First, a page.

I grew up in a small city, so at least from my point of view Finland is quite peaceful and spacious. Nature is always close to us and our hearts. Finnish people value the silence and the peace that we get out of coexisting with the nature. We have clean environment and air, and we want to also keep it that way. People in Finland recycle a lot in my opinion and I know it’s getting more and more attention as we go by.
The stereotype of Finnish people is that we are either rude or very shy, but that’s not true in most of the cases. We are not rude even if it might seem that way, yes, many of us might be shy, but that can be easily misinterpreted. We can have small silences in our conversations and still feel comfortable and appreciated. We would rather say nothing than do some small talk. If someone in Finland asks you how you doing, we take it as that they really want to know what’s happening in your life and we don’t just give the typical small talk answer ”I’m fine”. We are truly honest and caring people, when you just get to know us.
In my mind there is nothing more Finnish than a sauna. We have over 3 million of them throughout the country and you can find one from everywhere: every a
partment building, family homes, hotels and even our government building has one! The cool thing
about sauna is that once you go in, everybody is equal.
You can be any size , shape, gender or color and all you have to do is get naked and jump up on the bench with the others.
The one thing that always brings the whole Finland together better than anything else is
our national Ice Hockey team, or as we call them “Leijonat”. We have witnessed this
magical phenomenon where every person is the friend of the one next to them,
three times as we have won the World Championship. Every time people storm the streets and marketplaces to celebrate together. And for the official ceremony there are thousands of people becoming one.
Midsummer or “Juhannus” is
one of the only days in the year when Finland completely stops. Cities are empty, there is no traffic or
noise when everybody retreats to the cabins and nature to celebrate with their friends
and family. During Juhannus you enjoy the endless sun, and the warmth (if you are lucky) and just get in peace with yourself.it is my favorite celebration of the year and I’m looking forward for the next one already.
When telling people that you are from Finland, many don’t even know where Finland is. If they do the most common stereotypes about our culture and country are snow, Lapland, Darkness, Nature, Northern lights, sauna, quietness, and sometimes our great education. Yes we are part of the Nordic countries and there are similarities, but Finnish culture is unique in its own ways.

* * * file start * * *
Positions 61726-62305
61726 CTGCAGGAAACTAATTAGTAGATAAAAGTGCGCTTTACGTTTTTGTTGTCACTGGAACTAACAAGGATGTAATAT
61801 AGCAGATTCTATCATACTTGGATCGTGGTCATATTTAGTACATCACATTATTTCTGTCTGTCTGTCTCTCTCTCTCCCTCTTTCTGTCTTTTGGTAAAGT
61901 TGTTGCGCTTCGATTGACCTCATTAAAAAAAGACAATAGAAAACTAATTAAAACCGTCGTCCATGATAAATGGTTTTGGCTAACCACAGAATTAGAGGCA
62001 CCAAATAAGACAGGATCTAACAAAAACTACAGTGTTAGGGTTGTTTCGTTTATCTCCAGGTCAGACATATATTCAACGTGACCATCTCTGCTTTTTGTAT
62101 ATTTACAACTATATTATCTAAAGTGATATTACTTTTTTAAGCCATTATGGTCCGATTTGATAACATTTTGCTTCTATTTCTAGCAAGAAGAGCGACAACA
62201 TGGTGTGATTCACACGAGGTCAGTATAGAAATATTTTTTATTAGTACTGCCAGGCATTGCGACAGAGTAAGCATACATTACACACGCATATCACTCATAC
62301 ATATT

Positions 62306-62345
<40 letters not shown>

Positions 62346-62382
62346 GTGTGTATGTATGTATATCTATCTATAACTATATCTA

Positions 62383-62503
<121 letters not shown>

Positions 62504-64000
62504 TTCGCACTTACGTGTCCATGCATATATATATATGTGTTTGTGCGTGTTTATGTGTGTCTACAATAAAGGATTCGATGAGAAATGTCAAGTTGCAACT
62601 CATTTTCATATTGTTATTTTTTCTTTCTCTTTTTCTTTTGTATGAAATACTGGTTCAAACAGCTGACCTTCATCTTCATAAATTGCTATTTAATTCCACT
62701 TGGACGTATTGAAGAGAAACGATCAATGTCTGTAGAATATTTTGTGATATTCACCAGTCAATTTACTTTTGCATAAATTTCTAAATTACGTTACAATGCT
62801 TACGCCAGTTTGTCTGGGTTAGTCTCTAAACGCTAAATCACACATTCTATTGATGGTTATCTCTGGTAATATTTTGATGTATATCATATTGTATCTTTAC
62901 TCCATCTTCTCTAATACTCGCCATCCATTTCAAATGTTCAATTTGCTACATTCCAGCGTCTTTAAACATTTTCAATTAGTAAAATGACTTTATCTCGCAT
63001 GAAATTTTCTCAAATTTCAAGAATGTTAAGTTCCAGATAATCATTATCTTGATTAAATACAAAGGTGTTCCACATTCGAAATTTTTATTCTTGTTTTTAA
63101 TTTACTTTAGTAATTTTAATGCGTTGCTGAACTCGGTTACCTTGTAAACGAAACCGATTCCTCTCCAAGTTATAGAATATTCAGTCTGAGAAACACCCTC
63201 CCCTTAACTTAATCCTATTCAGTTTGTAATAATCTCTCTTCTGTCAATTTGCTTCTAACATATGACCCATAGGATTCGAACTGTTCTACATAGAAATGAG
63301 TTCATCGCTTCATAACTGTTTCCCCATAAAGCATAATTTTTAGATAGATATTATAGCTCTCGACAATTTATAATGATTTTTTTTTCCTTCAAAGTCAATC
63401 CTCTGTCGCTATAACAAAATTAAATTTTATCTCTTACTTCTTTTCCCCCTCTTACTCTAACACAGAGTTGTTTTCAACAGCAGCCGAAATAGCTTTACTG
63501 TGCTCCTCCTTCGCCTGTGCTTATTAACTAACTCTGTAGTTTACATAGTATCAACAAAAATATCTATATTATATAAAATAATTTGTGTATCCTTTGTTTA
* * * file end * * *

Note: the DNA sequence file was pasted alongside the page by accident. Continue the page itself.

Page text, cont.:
For me Finnish culture has many layers and constructs from different aspects. Some pillars for me would be nature, traditions, peacefulness (unless we win the hockey championships) and personal space.
As Finland has so much nature that is free for everyone to explore and enjoy, it has become a vital part of our culture and so called “Finnishness”. There are lakes, forests, sea, fields and so many other scenery all around Finland that everyone can find their own form of nature that they like. And due to Every man’s rights (jokamiehenoikeudet) we can all enjoy the nature freely, given that we respect and treat it as a living organism that needs to be looked after. We go to the nature to find peace from the busyness of the cities and to get some exercise. Nature is integrated into our everyday lives, Finland is not called ‘the land of thousand lakes’ for nothing.
Finns are really traditional and it can be seen in our culture. Of course culture changes as time passes but ancient traditions can be still seen in our culture even today. Sauna culture is one of these old traditions that doesn’t seem like ever going away. Sauna is part of our big holidays like Christmas and Midsummer as well as everyday routines. Other traditions like traditional dances (seen in the picture) are still danced in these events called ‘lavatanssit’. One can see that this tradition will go on because there are people from different generations attending the dances.
Peacefullness and Personal space:
Like earlier mentioned, Finns like to go out to nature to get some peacefulness in their life. I think that is one of the reasons we were voted the Happiest country in the world last year. Finns are hard working but we know how to find the balance between free-time and work and we know how to relax. People go to a summer cottage for some peace and relaxation. With this comes the personal spaces. Finns like their own time and spending time with their selves whether it’s at home, at the cottage or in nature. We function best if we find a good balance of own time, socializing, working and free time. Personal space appreciation can also be seen in buses: If there is a empty space somewhere in the bus, Finn will not sit next to another person but rather choose a seat all by them selves.